Click here for the annotated topic list mentioned in this article.

Bill Hackos, Comtech Services, Inc.

You are doing a DITA pilot project, reusing topics to create three documents. How do you measure your success? I present here three metrics: Two are widely used but are invalid or give invalid results for topic sets that vary widely in size. One that I strongly recommend gives valid results by considering content rather than topics.

To illustrate the three methods, I have created a typical but entirely fictional annotated topic list. (Example annotated topic list) My example calculations using the three metrics are based on this annotated topic list. For more information on creating an annotated topic list, see JoAnn Hackos’s latest book, Information Development: Managing Your Documentation Projects, Portfolio, and People (Wiley 2006). The annotated topic list accounts for all the topics that will be used in a particular library, including an account of each topic that is used in multiple deliverables.

1. Percent topic reuse

The percent reuse metric measures the fraction of topics that are being reused somewhere. It does not take into account how many times topics are reused in a library. To do the calculation, count how many topics are used at least twice. Divide that number by the total number of topics. In our example, there are a total of 32 topics in the repository, 15 topics are reused or used more than once, yielding a ratio of reused to total = 15/32 or 47%.

A complication arises due to the way some authors handle notes and warnings. In the above example, the notes and warnings have been put into separate topics, one for each notes or warning. If the authors had put the notes and warnings into a container topic and linked to them by means of conrefs, only 9 topics would have been reused out of a total of 25 topics for a percent reuse of 36%. For the same amount of reuse, but with a slightly different architecture, the metric gives very different results.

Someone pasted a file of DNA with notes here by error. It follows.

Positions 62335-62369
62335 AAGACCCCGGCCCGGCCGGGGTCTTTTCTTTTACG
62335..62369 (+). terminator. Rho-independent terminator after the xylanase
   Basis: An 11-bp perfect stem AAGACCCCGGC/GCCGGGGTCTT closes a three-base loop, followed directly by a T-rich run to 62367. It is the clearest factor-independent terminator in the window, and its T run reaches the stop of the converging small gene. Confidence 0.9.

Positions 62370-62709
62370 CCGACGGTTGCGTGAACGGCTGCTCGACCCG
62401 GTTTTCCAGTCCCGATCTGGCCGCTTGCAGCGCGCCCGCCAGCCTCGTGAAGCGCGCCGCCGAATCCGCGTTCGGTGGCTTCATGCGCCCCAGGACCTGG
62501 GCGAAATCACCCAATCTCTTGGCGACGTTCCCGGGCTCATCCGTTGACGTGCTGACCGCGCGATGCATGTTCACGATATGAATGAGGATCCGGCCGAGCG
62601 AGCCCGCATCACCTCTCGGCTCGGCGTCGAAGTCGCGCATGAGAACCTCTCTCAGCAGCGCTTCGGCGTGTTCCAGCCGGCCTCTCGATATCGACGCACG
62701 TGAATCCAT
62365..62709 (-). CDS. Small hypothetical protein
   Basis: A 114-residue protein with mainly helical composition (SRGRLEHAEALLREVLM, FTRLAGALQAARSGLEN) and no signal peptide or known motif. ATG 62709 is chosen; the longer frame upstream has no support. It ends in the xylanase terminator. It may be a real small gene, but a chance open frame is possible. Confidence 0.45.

Another good way to test this algorithm is to make a small change in the annotated topic list and see if the new metric value measures the change in the appropriate way. Suppose we were to add a small safety manual to the library using six topics that have already been reused. Since no topics are added that were not already used more than once, the ratio stays the same. Still 15/32 or 47% — no change, although clearly the reuse has increased. This algorithm does not react to the change in the expected way. This metric fails a validity test.

Another problem with using topics as a unit to measure reuse is related to the enormous difference in size of topics in a typical DITA project. In the example I have provided, the largest topic I have provided contains 6,457 words while the smallest contains 32 words, a ratio of 202! That is something like comparing watermelons to grapes. It’s possible to reuse the smallest topics many times without having much impact on the total content if the larger topics are not reused.